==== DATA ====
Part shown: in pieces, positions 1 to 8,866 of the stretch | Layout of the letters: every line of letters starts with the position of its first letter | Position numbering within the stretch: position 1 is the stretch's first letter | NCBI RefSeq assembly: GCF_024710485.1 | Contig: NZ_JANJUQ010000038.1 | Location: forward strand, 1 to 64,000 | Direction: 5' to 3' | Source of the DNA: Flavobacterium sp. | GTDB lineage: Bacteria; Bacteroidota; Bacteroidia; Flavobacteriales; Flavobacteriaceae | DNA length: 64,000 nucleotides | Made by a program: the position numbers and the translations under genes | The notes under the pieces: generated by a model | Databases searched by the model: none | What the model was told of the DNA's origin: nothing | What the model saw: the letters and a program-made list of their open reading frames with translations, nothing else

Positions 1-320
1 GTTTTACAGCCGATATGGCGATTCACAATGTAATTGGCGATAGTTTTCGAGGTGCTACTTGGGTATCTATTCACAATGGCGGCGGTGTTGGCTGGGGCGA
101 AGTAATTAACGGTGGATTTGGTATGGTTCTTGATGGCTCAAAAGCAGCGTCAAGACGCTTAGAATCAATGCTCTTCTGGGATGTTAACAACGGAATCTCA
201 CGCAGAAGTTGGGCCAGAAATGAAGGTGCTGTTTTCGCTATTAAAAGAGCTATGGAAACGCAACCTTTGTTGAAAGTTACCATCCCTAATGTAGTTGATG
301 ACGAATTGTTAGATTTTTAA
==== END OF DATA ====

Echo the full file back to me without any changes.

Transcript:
Part shown: in pieces, positions 1 to 8,866 of the stretch | Layout of the letters: every line of letters starts with the position of its first letter | Position numbering within the stretch: position 1 is the stretch's first letter | NCBI RefSeq assembly: GCF_024710485.1 | Contig: NZ_JANJUQ010000038.1 | Location: forward strand, 1 to 64,000 | Direction: 5' to 3' | Source of the DNA: Flavobacterium sp. | GTDB lineage: Bacteria; Bacteroidota; Bacteroidia; Flavobacteriales; Flavobacteriaceae | DNA length: 64,000 nucleotides | Made by a program: the position numbers and the translations under genes | The notes under the pieces: generated by a model | Databases searched by the model: none | What the model was told of the DNA's origin: nothing | What the model saw: the letters and a program-made list of their open reading frames with translations, nothing else

Positions 1-320
1 GTTTTACAGCCGATATGGCGATTCACAATGTAATTGGCGATAGTTTTCGAGGTGCTACTTGGGTATCTATTCACAATGGCGGCGGTGTTGGCTGGGGCGA
101 AGTAATTAACGGTGGATTTGGTATGGTTCTTGATGGCTCAAAAGCAGCGTCAAGACGCTTAGAATCAATGCTCTTCTGGGATGTTAACAACGGAATCTCA
201 CGCAGAAGTTGGGCCAGAAATGAAGGTGCTGTTTTCGCTATTAAAAGAGCTATGGAAACGCAACCTTTGTTGAAAGTTACCATCCCTAATGTAGTTGATG
301 ACGAATTGTTAGATTTTTAA